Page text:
at the rate of 5 cents per acre per annum.
In addition to the rental dues at the
following rates are charged : Sawn ium-
ber, 50 cents per thousand feet B.M. Railway ties, eight and nine feet long, i)4
and t.% cents each. Shingle bolts, 25
cents a cord. All other products, 5 per
cent on the sales.
A license is issued so soon as a berth is
granted, but in unsurveyed territory n©
timber can be cut on a berth until the
licensee has made a survey thereof.
Permits to cut timber are also granted
at public competition, except in the case
of actual settlers who require the timber
for their own use.
Settlers and others may also obtain permits to cut up to 100 cords of wood for
sale without competition.
The dues payable under a permit are
$1.50 per thousand feet B.M., for square
timber and saw logs of any wood except
oak; from V2 to iy2 cents per lineal foot
for building logs; from 12% to 25 cents
per cord for wood; 1 cent for fence posts;
3 cents for railway ties; and 50 cents per
cord on shingle bolts.
Leases for grazing purposes are issued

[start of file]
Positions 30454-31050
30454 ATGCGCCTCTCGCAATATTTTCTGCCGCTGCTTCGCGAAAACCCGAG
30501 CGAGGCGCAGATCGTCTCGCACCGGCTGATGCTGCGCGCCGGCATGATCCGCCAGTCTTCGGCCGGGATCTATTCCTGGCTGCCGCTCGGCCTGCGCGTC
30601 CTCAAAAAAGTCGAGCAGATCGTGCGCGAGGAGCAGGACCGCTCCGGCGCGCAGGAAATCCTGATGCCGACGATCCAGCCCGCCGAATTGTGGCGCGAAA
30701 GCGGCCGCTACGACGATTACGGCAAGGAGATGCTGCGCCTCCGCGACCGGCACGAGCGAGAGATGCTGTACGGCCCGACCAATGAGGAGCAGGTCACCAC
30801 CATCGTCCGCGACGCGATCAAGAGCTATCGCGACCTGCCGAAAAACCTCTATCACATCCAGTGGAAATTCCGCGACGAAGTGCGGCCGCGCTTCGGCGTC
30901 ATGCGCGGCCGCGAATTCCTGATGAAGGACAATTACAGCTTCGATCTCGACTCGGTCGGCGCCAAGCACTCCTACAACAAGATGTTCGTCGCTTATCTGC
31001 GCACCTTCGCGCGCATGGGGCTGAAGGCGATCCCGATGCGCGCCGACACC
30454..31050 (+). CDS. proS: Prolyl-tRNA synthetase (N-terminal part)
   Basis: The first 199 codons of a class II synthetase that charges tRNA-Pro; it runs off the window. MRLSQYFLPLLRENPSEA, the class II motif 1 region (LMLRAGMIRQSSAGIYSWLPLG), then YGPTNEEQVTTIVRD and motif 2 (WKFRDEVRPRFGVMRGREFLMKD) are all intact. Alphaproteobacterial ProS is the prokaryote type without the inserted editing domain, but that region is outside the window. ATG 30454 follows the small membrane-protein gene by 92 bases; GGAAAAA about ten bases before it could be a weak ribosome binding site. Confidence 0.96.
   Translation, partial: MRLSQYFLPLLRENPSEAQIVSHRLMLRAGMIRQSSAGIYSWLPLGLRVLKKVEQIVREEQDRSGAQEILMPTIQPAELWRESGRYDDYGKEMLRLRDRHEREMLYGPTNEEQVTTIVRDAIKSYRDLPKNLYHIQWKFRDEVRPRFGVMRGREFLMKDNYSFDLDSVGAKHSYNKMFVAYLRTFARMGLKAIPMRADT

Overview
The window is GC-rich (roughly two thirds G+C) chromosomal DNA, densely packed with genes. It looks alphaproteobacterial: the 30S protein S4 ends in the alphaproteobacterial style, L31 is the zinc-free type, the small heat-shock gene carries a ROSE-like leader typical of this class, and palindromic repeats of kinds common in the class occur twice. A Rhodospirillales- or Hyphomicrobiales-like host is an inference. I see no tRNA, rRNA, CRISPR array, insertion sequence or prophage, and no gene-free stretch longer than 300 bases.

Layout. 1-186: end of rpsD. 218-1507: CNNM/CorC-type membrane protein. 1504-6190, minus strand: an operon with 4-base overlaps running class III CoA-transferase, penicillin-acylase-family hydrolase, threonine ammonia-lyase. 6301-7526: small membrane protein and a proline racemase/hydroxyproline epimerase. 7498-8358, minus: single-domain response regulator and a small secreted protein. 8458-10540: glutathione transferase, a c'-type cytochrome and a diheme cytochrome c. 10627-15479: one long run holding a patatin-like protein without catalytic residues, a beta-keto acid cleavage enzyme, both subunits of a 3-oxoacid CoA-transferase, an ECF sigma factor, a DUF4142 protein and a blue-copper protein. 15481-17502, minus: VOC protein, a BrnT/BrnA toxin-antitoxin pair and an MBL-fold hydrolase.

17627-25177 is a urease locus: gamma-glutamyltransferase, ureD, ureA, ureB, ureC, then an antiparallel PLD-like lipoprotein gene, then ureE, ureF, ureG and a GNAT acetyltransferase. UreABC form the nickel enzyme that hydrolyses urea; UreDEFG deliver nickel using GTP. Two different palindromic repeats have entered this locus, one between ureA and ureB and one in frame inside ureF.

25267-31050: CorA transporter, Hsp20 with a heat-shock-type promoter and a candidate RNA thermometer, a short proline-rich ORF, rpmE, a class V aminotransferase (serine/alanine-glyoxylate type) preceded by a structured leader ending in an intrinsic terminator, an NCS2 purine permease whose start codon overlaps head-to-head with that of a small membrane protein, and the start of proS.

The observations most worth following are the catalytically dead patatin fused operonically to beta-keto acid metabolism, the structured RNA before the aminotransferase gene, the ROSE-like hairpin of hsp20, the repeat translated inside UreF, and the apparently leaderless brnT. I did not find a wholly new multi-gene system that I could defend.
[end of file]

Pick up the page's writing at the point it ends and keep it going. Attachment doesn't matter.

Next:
for a term of twenty one years at a rental
of two cents an acre per annum.
Coal lands may be purchased at $10 per
acre for soft coal and $20 for anthracite.
Not more than 320 acres may be acquired
by one individual or company.
Royalty at the rate of 10 cents per ton
of 2,000 pounds is collected on the gross
Entries for land for agricultural purposes may be made personally at the local
land office for the district in which the
land to be taken is situated, or if the
homesteader desires, he may, on application to the minister of the interior at
Ottawa, the commissioner of immigration at Winnipeg, or the local agent for
the district within vvhich the land is situated, receive authority for some one to
make entry tor him.
A fee of $10 is charged for for a homestead entry.
A settler who has received an entry for
a homestead is required to perform the
conditions connected therewith under
one of the following plans:
1. At least six months' residence upon
and cultivation of the land in each year
during the term of three years. It is the